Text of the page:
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Developed by CORU registered kidney (renal) dietitians

Role of the Kidney

‘Measuring the size of a fist and located in your lower back, the kidneys are a hive of activity. Find out more about what kidneys do and what is kidney disease?’

What do kidneys do and what is kidney disease?

The kidneys are two bean shaped organs located in your lower back. Each kidney is about the size of a fist and weighs about 4-6oz. Inside the kidneys are tiny structural and functional units call nephrons which filter the blood.

The kidneys have many functions, including:

  • Removal of wastes and excess fluids by cleaning and filtering the blood, and producing urine.
  • Production of hormones which help maintain healthy bones, control blood pressure and control the production of red blood cells which carry oxygen around the body.

What is kidney failure?

Kidney failure may be described as a loss in the kidney’s ability to filter (remove) waste products from your blood. Kidney failure can happen quickly, caused by for example a sudden loss of large amounts of blood, or an accident and this is called acute kidney injury. Acute Kidney Injury is usually short lived, but can occasionally lead to lasting kidney damage. It may also be abbreviated to AKI.

More commonly, kidney function worsens over a number of years and this is called chronic kidney failure or chronic kidney disease (often abbreviated as CKD).The National Kidney Foundation state that up to two thirds of CKD is caused by uncontrolled diabetes or high blood pressure (hypertension). CKD is usually not reversible but if found early, progression can be delayed through medication, diet and lifestyle changes by maintaining current kidney function.

What is the definition of chronic kidney disease (CKD)?

Chronic kidney disease (CKD) is defined as the presence of kidney damage, or a decreased level of kidney function, for a period of three months or more.

Signs of kidney damage include:

  • Persistent small and large proteins in the urine (proteinuria and microalbuminuria)
  • Persistent blood in the urine (haematuria) – after exclusion of other causes, e.g. urological disease.
  • Structural abnormalities of the kidneys demonstrated on ultrasound scanning or other radiological tests e.g. polycystic kidney disease, reflux nephropathy
  • Biopsy proven chronic glomerulonephritis

The Irish Nephrology Society currently recommends classifying Chronic Kidney Disease into five stages based on a measure estimated glomerular filtration rate (eGFR).

Sometimes CKD can lead to end stage kidney disease, (eFGR)(ESKD) which requires dialysis or a transplant to keep you alive. However, as the Irish Nephrology Society (INS) state, ‘the vast majority of patients with mild to moderate CKD will not require dialysis and can be managed in primary care’. Early detection and treatment may help prevent ESKD and the need for dialysis or transplant treatment. The kidney diet is one of the cornerstones of the treatment of CKD and helps with the target of delaying progression. The kidney diet is also essential in maintaining quality of life and functional capacity in people with kidney disease. The type of kidney diet required is individualised to the stage of kidney disease (based on eGFR), other diseases present (co-morbidities), the person’s age, weight and social situation. Some examples of important kidney diet changes in the early stages of CKD are ‘A No Added Salt’, ‘Weight Reduction’ (if overweight) and ‘Moderate Protein Intake’. A Kidney (Renal) Dietitian can assess your diet needs and advise on a tailor made kidney (renal) diet.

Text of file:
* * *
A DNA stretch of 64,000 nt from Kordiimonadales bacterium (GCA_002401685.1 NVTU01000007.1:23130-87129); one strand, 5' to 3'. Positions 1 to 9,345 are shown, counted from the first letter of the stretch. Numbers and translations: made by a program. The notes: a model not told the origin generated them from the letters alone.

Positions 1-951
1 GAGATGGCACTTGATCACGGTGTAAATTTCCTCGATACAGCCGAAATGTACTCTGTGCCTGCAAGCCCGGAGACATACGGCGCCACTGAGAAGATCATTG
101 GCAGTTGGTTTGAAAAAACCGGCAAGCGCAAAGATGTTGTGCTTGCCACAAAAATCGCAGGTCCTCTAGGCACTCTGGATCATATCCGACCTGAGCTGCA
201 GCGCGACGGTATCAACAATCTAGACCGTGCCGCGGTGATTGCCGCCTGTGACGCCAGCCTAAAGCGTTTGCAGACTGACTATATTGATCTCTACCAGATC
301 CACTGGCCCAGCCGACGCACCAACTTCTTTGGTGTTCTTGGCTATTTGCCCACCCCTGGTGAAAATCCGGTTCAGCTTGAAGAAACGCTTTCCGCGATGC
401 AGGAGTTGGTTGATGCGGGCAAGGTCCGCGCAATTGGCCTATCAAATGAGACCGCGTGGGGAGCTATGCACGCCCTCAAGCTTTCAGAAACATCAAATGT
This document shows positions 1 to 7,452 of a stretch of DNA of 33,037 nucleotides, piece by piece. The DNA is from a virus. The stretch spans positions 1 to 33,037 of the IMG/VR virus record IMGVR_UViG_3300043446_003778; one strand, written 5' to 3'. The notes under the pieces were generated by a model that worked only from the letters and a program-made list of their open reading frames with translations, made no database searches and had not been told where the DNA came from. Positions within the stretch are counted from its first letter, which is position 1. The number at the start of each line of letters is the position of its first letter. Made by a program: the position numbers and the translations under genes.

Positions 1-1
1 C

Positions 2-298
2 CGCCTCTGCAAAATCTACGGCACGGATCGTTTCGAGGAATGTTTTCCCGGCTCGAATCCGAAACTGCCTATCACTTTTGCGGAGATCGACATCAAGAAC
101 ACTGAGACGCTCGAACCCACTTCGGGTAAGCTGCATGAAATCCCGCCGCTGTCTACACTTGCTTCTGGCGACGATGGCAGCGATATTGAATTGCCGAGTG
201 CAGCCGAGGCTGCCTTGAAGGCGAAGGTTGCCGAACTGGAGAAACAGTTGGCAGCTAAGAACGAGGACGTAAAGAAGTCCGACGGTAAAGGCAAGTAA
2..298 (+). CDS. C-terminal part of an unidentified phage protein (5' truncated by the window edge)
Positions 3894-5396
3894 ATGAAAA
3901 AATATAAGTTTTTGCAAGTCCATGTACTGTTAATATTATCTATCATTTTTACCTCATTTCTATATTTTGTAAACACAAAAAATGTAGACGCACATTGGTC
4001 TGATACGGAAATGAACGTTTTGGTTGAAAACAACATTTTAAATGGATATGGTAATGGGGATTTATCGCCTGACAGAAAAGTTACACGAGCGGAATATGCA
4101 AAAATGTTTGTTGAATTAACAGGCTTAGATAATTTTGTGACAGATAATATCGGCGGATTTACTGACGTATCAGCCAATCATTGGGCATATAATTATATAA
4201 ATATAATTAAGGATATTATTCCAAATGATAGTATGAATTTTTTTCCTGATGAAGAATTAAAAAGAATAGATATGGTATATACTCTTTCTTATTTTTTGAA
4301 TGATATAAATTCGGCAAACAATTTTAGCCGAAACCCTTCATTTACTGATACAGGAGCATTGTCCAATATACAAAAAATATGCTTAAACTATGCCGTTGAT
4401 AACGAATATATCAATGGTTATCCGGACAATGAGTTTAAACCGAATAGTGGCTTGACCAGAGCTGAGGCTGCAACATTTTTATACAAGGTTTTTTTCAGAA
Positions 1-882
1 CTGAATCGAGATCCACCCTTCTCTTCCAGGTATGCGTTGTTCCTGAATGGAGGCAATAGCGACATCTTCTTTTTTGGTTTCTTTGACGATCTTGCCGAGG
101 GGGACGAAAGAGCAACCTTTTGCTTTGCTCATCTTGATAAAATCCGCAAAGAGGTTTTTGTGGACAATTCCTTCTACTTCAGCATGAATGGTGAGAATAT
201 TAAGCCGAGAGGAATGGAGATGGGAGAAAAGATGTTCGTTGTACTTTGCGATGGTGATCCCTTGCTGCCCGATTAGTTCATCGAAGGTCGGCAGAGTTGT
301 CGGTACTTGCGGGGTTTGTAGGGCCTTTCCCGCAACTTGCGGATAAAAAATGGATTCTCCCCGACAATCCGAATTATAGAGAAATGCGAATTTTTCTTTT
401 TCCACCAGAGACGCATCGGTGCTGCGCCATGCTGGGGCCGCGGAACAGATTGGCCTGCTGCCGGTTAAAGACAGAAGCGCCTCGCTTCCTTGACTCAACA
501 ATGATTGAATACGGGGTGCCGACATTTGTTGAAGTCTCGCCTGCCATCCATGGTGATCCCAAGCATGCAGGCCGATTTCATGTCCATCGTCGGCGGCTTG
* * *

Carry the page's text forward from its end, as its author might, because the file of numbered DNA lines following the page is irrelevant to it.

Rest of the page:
How do I know if I have CKD?

Chronic kidney disease includes conditions that damage your kidneys and decrease their ability to keep you healthy by doing the jobs listed. If kidney disease gets worse, wastes can build to high levels in your blood and make you feel sick. You may develop complications like high blood pressure, anemia (low blood count), weak bones, poor nutritional health and nerve damage. is sometimes called a silent disease because there are often no warning signs. Some signs of CKD are:

  • Weight loss and poor appetite
  • Swollen ankles, feet or hands (due to water retention)
  • Shortness of breath
  • Blood or protein in your urine
  • An increased need to pass urine, particularly at night
  • Itchy skin
  • Muscle Cramps
  • High blood pressure (hypertension)
  • Nausea
  • Erectile Dysfunction in men.

You often will not know if you have CKD as you may not experience any symptoms, however screening is based on simple urine and blood test that your doctor can easily perform. If you have high blood pressure or diabetes or you are obese, yearly screening should be considered with your doctor.

Remember! Early detection of CKD may allow you to delay progression through diet and lifestyle changes and medication.